Hash functions have been used in mathematical and computational processes (like hash tables) before and have recently found application in cryptography. However, the adjective “cryptographic” gives the hash functions a specific dimension, as it implies that they need to possess a certain set of design qualities and properties which make them suitable for use in cryptography and security. Cryptographic hash functions have many security and privacy-related applications, notably in digital signatures, message authentication codes (MACs), e-commerce protocols and other forms of authentication.

What you'll learn 👉

**Cryptographic hash functions properties**

**Efficiency**

A cryptographic hash function needs to be computationally efficient, in the sense that it shouldn’t take a lot of time to convert an input into an output. While a more complicated hash function is definitely safer, taking too long to process the input into a hash output will make the function inefficient.

**Determinism**

No matter how many times you parse a particular input through a hash function you will always get the same result. This is critical because if you get different hashes every single time it will be impossible to keep track of the input.

**Collision resistance**

It should be difficult to find two different inputs A and B which have identical hash outputs. This is extremely important in the context of digital safety. While it is mathematically possible that two inputs will eventually have the same hash output, it should be astronomically difficult to find these two inputs. Such a pair is called a cryptographic hash collision and being resistant to it is sometimes referred to as *strong collision resistance*. Lacking this resistance means that the algorithm is vulnerable to collision attacks. Collision resistance is a concept which often comes with two other resistances:

Ø *Pre-image resistance*

It should be difficult for a malicious player to find any input based on what its hash output looks like. The function needs to be one-way only. This feature of cryptographic hash functions is closely related to their deterministic nature, which means that any given input will have a single, set hash output. Functions that lack this resistance are vulnerable to preimage attacks. The only method that one has to find the original input is by using the “brute-force method”. Brute-force method basically means that you have to pick up a random input, hash it and then compare the output with the target hash and repeat until you find a match. This approach can result in three scenarios: 1) **Best case scenario**, where you get a match on the first try itself. The odds of this happening are astronomical 2) **Worst case **scenario, where you get your answer after 2^ bits that the hash has – 1 times. Basically, it means that you will find your answer after trying out every possible input 3) **Average scenario**, where you will find it somewhere in the middle. This will also require an astronomical amount of guesses.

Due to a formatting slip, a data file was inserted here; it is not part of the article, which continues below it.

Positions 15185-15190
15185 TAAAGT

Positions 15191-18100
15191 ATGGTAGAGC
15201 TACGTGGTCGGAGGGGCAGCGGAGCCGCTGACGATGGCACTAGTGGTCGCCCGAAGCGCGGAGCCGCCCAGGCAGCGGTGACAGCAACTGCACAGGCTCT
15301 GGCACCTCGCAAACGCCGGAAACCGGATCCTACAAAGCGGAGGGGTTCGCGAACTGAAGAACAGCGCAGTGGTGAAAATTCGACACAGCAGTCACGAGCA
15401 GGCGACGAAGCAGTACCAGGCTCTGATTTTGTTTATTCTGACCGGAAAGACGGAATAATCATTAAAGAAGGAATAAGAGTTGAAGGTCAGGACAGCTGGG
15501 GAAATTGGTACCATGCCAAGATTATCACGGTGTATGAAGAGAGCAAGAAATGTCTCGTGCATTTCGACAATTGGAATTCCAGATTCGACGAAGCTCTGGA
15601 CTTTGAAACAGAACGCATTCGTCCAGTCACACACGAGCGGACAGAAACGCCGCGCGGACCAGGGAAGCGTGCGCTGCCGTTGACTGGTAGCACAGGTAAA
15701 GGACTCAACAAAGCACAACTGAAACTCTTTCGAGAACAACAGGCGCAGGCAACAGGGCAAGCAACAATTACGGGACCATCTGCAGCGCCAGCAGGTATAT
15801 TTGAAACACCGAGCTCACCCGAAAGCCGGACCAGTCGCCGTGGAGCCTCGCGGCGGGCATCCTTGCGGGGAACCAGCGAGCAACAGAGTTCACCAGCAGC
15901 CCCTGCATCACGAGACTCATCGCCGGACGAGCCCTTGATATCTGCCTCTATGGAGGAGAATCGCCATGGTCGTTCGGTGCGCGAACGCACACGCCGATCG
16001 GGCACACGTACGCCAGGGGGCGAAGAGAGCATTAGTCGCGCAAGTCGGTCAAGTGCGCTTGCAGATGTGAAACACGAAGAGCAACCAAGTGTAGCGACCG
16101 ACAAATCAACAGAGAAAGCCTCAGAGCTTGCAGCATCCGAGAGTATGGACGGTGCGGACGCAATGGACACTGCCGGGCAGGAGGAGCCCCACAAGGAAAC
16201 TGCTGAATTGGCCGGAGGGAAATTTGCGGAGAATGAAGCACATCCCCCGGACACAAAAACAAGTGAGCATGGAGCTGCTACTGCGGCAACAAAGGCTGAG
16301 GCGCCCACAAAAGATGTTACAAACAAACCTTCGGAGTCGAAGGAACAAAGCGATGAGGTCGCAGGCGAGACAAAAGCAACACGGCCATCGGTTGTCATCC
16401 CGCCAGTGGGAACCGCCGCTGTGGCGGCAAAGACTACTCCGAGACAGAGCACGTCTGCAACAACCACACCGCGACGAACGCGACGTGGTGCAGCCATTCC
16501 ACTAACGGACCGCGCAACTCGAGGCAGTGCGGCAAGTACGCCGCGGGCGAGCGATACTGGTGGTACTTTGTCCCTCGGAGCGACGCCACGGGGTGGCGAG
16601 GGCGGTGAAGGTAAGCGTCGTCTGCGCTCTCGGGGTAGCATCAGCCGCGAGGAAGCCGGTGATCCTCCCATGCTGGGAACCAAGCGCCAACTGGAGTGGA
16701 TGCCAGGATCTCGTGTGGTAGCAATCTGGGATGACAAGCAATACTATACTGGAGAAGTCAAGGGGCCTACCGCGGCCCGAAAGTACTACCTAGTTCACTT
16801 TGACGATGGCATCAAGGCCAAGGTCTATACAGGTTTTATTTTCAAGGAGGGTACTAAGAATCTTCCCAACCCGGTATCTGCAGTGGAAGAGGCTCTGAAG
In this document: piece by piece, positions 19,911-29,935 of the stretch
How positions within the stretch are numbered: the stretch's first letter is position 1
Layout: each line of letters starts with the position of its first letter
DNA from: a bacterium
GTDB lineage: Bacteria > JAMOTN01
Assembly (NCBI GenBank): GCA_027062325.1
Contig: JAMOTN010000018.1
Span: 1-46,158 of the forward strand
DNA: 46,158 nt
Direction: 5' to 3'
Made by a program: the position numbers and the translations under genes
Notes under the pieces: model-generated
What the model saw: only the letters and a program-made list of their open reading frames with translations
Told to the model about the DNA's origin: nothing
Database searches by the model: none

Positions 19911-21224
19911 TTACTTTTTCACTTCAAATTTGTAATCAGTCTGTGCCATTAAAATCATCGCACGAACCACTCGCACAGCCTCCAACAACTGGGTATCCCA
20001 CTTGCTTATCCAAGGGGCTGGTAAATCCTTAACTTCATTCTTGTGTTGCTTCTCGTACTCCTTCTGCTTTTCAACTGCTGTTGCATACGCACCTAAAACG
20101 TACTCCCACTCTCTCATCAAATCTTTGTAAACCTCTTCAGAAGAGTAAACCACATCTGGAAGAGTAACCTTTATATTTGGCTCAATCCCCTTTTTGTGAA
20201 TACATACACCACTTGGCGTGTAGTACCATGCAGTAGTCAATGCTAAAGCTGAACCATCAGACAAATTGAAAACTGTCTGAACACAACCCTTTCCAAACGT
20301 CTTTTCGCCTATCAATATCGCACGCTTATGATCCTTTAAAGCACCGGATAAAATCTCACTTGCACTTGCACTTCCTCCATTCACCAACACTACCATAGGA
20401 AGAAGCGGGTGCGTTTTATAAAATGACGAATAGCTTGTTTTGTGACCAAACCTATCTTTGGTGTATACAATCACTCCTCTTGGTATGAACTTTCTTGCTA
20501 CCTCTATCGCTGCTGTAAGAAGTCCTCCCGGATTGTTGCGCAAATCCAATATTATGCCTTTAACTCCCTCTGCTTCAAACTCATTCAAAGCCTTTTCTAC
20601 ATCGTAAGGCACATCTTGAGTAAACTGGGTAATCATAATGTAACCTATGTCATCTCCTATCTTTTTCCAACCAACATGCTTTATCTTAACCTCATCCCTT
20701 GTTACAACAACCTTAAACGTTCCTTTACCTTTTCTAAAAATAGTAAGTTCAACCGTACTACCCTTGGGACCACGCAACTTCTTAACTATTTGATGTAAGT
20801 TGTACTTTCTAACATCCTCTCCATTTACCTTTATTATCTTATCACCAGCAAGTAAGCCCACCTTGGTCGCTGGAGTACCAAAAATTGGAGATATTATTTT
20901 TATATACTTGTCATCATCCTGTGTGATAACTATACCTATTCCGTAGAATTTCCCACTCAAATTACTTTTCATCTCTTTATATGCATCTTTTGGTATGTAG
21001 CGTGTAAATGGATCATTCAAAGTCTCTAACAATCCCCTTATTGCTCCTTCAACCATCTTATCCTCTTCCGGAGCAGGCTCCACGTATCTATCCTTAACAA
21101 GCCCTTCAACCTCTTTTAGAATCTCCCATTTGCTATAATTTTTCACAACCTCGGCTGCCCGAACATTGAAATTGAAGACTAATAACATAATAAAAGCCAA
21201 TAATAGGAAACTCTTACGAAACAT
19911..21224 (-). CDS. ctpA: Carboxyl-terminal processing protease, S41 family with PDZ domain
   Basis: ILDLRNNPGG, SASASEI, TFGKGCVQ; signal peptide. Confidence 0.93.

Ø *Second pre-image resistance*

From a given input A, it should be difficult to find an input B which has the same hash output as the input A. Functions that lack this resistance are vulnerable to second-preimage attacks.

Collision resistance has long been an important issue in the cryptography community. Many times we saw people create seemingly collision resistant functions, just to have someone swoop in a year later with a way of causing collision in the algorithm. An important and interesting problem is related to the issue of collision resistance; its name is the birthday problem or the **birthday paradox**.